Many still waiting for unemployment benefits; eastern Kentucky counties above state average
FRANKFORT, Ky. (WSAZ) - Six months into the COVID-19 pandemic, and countless Kentuckians are still waiting for their unemployment benefits. Many say they can’t even get in touch with a real person to update them on their case.
“No one has ever, ever called me,” one woman told us. “I’ve never gotten to speak to a human.”
The woman asked to remain anonymous, but says she is beyond frustrated with how her case has been handled.
“It’s such a helpless feeling knowing that you’ve worked all your life and you finally have to use the unemployment system, and they fail you completely."
She’s not alone in falling victim to the backlog.
Dozens of people in the same situation have reached out to WSAZ, asking for help in their case. On Sept. 1, we sent a list of names to Gov. Andy Beshear’s office, including the woman we spoke to Wednesday. She says she has yet to hear from anyone.
Recently, data released by the Kentucky Center for Statistics shows the scope of unemployment rates across the commonwealth.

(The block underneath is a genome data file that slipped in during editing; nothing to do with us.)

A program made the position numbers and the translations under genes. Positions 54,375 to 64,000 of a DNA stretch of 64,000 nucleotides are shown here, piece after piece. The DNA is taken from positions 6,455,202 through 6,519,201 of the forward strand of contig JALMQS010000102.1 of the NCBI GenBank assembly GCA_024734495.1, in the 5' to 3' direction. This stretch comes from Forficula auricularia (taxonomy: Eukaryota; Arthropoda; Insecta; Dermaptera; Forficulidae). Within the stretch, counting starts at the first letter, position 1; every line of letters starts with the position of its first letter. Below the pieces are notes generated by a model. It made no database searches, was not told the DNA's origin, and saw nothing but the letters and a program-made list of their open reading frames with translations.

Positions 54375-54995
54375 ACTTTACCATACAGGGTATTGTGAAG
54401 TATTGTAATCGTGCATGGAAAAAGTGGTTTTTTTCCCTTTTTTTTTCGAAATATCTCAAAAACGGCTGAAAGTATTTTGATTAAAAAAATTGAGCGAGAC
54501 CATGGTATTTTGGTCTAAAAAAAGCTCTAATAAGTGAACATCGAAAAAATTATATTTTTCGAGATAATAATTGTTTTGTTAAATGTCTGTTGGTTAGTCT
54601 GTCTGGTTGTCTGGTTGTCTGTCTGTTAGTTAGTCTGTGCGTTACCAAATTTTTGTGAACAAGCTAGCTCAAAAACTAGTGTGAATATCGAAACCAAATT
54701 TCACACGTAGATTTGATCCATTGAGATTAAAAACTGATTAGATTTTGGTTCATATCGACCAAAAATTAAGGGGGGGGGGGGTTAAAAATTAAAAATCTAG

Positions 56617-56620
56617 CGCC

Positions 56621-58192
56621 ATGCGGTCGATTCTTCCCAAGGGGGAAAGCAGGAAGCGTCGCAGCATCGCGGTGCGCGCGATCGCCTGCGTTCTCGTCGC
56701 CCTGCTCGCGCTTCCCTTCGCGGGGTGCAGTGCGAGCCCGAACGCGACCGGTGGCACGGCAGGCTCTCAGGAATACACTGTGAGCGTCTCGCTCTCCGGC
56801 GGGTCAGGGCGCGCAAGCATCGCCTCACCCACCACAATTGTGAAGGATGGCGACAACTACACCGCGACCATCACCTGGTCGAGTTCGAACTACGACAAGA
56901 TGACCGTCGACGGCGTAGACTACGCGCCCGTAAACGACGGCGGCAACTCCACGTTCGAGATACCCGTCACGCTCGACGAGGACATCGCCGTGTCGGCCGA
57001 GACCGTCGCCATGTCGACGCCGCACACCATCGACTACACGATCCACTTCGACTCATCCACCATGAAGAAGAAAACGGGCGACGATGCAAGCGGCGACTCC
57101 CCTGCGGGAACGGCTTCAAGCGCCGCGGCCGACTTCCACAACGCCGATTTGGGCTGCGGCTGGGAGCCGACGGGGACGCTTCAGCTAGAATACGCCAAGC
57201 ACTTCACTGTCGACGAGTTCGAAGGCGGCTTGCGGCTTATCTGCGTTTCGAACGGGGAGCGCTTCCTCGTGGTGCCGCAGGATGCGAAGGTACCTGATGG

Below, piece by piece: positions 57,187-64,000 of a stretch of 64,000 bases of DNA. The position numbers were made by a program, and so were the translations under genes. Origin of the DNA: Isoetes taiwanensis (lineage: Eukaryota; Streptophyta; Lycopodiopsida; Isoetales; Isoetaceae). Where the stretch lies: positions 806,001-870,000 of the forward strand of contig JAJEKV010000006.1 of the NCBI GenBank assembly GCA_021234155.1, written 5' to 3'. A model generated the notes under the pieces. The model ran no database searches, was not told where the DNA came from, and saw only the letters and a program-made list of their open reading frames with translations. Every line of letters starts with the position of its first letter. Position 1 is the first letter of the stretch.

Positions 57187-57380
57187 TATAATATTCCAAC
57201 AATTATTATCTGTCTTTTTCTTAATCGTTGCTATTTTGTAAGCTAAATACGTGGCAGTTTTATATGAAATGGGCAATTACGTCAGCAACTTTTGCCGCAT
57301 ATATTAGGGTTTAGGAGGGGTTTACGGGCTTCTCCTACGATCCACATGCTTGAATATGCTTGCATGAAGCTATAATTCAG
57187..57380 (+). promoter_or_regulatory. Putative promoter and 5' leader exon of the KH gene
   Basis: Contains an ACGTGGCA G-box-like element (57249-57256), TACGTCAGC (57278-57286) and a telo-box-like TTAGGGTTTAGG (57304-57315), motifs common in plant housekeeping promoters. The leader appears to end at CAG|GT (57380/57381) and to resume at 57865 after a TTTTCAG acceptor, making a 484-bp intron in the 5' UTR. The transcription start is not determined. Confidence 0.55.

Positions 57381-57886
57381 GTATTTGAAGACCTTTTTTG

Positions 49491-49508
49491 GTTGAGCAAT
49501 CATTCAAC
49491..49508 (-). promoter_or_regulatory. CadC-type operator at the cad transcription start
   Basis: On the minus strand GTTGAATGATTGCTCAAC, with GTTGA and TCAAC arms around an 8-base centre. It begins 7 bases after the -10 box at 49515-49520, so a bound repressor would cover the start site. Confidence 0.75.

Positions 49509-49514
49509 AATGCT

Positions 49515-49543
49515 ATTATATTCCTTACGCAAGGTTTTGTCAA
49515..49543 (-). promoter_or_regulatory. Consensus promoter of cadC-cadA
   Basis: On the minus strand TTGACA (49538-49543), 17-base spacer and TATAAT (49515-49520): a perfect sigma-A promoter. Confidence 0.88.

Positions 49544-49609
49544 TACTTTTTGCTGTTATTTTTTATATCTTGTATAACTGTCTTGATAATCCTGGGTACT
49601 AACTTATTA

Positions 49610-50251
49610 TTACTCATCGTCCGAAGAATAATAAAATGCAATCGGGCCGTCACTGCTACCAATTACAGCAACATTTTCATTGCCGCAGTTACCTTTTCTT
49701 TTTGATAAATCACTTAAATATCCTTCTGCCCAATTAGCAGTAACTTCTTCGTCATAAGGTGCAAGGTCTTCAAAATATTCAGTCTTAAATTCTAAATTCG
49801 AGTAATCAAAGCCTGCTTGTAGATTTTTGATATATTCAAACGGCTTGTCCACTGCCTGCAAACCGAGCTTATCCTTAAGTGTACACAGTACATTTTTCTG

In July, every Kentucky county in WSAZ’s viewing area was above the state’s average unemployment rate of 6.2 percent. Martin County was above the national average of 10.5 percent. You can see a map of each county’s rate by clicking here. To compare the rates from 2019, click here.
“It’s almost like eastern Kentucky has been left out,” the woman told WSAZ. “It’s like they almost forgot us. There’s not a lot of jobs here anyway. Like I said, for someone to have to never had to draw this, and to depend on it, and then completely fail you, it’s terrible.”
On Wednesday, WSAZ submitted a question for Beshear’s daily briefing about what is being done to address the outstanding claims. Though our question wasn’t directly answered, he did tell another reporter that they are making “significant gains” in the backlog.
“I think we did over 1,000 of these determination letters, I think just yesterday, so the pace is significantly picking up,” Beshear said.
The governor says his hope is that the state “very soon” gets back to regional in-person services.
That is a mission State Rep. Terri Branham Clark (D-Boyd) has been pushing for. She tells WSAZ she met with the Beshear administration Wednesday afternoon and was told Beshear supports opening local offices that were closed in 2017.
A timeline of when that would happen has not been provided.
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